or such affiliate has first presented the opportunity to engage in such
business or activity to the Company and the General Partner (with the
concurrence of the Audit and Conflicts Committee) has elected not to have
the Company pursue such opportunity. There can be no assurance, however,
that there will not be competition between the Company and affiliates of
the General Partner in the future.
. The availability to a Common Unitholder of the federal income tax
benefits of an investment in the Company depends on the classification of
the Company as a partnership for federal income tax purposes. Assuming
the accuracy of certain factual matters as to which the General Partner
and the Company have made representations, Vinson & Elkins L.L.P.,
special counsel to the General Partner and the Company, is of the opinion
that, under current law, the Company will be classified as a partnership
for federal income tax purposes.
. No ruling has been requested from the Internal Revenue Service (the
"IRS") with respect to classification of the Company as a partnership for
federal income tax purposes or any other matter affecting the Company.
. A Unitholder will be required to pay income taxes on his allocable share
of the Company's income, whether or not he receives cash distributions
from the Company.
. Investment in Common Units by certain tax-exempt entities, regulated
investment companies and foreign persons raises issues unique to such
persons. For example, much of the taxable income derived from the
ownership of a Common Unit by most organizations exempt from federal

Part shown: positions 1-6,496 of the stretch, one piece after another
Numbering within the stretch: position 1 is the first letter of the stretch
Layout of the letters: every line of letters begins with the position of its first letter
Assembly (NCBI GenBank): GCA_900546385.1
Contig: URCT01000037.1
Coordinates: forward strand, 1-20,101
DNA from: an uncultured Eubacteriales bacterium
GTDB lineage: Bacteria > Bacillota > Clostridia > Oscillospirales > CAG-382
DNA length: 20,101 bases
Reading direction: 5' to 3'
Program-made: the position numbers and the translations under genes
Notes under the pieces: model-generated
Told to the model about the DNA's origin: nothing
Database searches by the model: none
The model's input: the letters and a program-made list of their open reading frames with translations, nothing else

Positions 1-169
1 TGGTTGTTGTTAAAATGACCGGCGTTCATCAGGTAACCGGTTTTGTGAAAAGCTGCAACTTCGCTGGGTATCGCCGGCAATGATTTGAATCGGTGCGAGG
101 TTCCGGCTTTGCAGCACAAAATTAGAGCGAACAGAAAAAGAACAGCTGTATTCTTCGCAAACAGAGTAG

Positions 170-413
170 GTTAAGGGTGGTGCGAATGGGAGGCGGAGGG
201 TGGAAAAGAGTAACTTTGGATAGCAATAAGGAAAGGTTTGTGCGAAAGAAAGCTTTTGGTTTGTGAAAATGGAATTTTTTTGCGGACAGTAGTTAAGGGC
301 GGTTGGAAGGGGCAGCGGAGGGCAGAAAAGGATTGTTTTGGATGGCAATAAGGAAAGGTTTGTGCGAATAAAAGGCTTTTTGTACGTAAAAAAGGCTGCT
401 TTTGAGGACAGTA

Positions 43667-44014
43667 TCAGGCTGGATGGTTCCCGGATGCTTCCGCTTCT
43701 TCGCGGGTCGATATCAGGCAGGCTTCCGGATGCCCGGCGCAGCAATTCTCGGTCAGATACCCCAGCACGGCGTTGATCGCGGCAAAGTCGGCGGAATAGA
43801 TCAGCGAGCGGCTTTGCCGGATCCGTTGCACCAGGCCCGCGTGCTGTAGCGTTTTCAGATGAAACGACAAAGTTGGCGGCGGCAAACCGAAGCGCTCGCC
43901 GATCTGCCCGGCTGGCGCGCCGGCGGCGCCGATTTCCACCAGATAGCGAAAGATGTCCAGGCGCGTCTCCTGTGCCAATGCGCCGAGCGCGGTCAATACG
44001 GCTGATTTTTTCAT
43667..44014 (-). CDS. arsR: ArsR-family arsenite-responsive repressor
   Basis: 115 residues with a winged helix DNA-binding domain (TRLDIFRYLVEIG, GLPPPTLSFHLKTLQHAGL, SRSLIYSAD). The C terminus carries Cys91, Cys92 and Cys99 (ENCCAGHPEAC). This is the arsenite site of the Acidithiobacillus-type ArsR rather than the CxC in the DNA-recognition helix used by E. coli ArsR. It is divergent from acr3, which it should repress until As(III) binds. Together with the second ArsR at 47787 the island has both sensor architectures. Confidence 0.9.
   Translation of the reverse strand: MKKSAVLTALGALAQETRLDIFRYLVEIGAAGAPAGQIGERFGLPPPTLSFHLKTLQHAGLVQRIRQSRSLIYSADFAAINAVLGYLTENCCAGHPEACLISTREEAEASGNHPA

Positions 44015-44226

income tax (including individual retirement accounts ("IRAs") and other
retirement plans) will be unrelated business taxable income and, thus,
will be taxable to such a Unitholder.
. In the case of taxpayers subject to the passive loss rules (generally,
individuals and closely-held corporations), losses generated by the
Company will generally only be available to offset future income
generated by the Company and cannot be used to offset income from other
activities, including other passive activities or investments. Passive
losses which are not deductible because they exceed the Unitholder's
income generated by the Company may be deducted in full when the
Unitholder disposes of his entire investment in the Company to an
unrelated party in a fully taxable transaction.
. The General Partner has applied for registration of the Company with the
Secretary of the Treasury as a "tax shelter." No assurance can be given
that the Company will not be audited by the IRS or that tax adjustments
will not be made. Any adjustments in the Company's tax returns will lead
to adjustments in the Unitholders' tax returns and may lead to audits of
the Unitholders' tax returns and adjustments of items unrelated to the
. A Unitholder likely will be required to file state and local income tax
returns and pay state and local income taxes in some or all of the
various jurisdictions in which the Company does business or owns
property. The Company will initially own property and conduct business in
Alabama, Louisiana, Mississippi and Texas.
See "Risk Factors," "Cash Distribution Policy," "Cash Available for
Distribution," "Conflicts of Interest and Fiduciary Responsibilities," "The
Partnership Agreement" and "Tax Considerations" for a more detailed
description of these and other risk factors and conflicts of interest that
should be considered in evaluating an investment in the Common Units.